“For North Dakota, the ramp-up in energy extraction and transportation activity is causing a huge boom in jobs and population growth, though it is stressing the local economies that aren't really big enough to handle the influx,” Schreck notes. “A new campaign is basically begging people to come fill 20,000 jobs, ranging from oil jobs to unrelated jobs that are now needed just because there are so many more people. This has obvious and positive implications for commercial real estate sectors like office, retail, industrial, and apartment.”
In fact, North Dakota has the most expensive apartment rates in the entire nation, even higher than New York City or Los Angeles. A recent analysis by Apartmentguide.com found that a 700-sq.-ft., one-bedroom, one-bath apartment in Williston easily could cost more than $2,000 per month. A three-bedroom, three-bath apartment could cost as much as $4,500 per month.
International real estate company Stropiq is betting big on the future of Williston with a bold vision designed to bridge the region’s resource gap. Williston Crossing, a $500 million mixed-use development project, will contain approximately 1 million sq. ft. of retail, entertainment and hotel space, as well as a mix of office and multifamily options. Projected groundbreaking on the 219-acre site is scheduled for March 2015, with completion scheduled as early as April 2017.
This isn’t Stropiq’s first venture in the area. Since September 2013, Stropiq has invested $20 million in Williston projects, according to Stropiq co-founder Terry Olin, who also happens to be alumni of North Dakota State University.
Lots of oil in Texas
In Texas, meanwhile, drilling activity continues to attract new residents and create jobs across the state. The state’s population growth has averaged 1.7 percent annually over the past three years, less pronounced than North Dakota, but still very strong and more than double the U.S. average. However, total state employment has shot up 3.2 percent from a year ago—more specifically, mining sector employment was up 7.9 percent year-over-year. Unemployment stood at 5.1 percent in April, still below the U.S. rate.Texas contains two big oil regions: the Eagle Ford Shale, which extends 300 miles from the Mexican border south of San Antonio to northeast of Austin, and the Permian Basin, which stretches northwest of the Eagle Ford Shale between West Texas and southeastern New Mexico. The Permian Basin, which is anchored by Midland and Odessa, has several shale plays that will likely produce more than 1.3 million barrels of oil per day by 2017, according to oil industry experts.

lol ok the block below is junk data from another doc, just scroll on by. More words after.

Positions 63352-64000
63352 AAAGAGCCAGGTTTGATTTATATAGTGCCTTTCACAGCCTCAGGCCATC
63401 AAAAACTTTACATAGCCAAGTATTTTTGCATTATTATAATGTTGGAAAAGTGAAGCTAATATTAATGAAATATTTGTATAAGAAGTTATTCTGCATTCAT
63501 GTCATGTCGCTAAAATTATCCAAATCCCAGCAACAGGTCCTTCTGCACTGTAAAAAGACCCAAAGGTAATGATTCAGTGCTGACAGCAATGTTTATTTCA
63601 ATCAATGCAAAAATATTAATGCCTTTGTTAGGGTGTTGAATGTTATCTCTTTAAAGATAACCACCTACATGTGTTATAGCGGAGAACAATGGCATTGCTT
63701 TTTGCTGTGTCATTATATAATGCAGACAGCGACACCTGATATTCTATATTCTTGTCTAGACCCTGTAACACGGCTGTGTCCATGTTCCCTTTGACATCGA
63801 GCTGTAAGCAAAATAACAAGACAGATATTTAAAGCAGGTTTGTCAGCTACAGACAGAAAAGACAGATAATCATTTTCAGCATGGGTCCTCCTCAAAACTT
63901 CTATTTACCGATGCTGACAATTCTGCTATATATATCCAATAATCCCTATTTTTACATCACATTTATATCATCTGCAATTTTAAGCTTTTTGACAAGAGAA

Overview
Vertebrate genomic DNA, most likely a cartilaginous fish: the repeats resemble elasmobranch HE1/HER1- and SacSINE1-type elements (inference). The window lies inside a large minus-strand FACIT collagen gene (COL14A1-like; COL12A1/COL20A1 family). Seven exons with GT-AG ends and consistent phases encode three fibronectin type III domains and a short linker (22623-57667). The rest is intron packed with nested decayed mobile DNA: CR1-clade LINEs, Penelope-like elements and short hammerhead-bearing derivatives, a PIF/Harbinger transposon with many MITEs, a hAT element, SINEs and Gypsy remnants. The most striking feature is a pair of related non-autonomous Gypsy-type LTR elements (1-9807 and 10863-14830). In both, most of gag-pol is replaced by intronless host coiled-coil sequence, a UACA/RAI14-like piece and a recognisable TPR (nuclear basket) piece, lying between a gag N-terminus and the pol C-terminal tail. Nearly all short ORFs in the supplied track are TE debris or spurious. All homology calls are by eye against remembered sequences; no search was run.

Midland-Odessa leads the nation’s metropolitan statistical areas (MSAs) in several categories, according to Axiometrics. Annual effective-rent growth in the metro was 6.3 percent during the first quarter of this year, a slight deceleration from 7.3 percent in the first quarter of 2013, but still healthy. The area’s 97.5 percent occupancy rate is one of the highest in the country, while first-quarter 2014 revenue growth of 5.4 percent also topped the .
Although Houston isn’t part of the recent oil shale plays, the city is home to 3,700 energy-related businesses and houses the headquarters or major operations of 20 of the 25 publicly traded U.S. oil and gas exploration and production companies. More than 40 percent of total U.S. energy-related employment is centered in Houston, according to the Greater Houston Partnership, and that employment has a direct effect on Houston’s office and multifamily markets.
In response, some of the biggest oil companies are expanding their Houston footprints. ExxonMobil is developing a 3 million-sq.-ft. corporate campus in the city. Likewise, Phillips 66 is building a 1.2 million-sq.-ft. headquarters. Shell has leased 620,000 sq. ft. in two new buildings.
“In these regions where oil drilling is occurring, there are definitely gains to be made in commercial real estate,” Auction.com’s Schreck notes. “However, investors should still be mindful of the fact that it’s an energy boom, which creates volatility. And when the boom comes to an end, there could be a sharp backlash that could erode values.”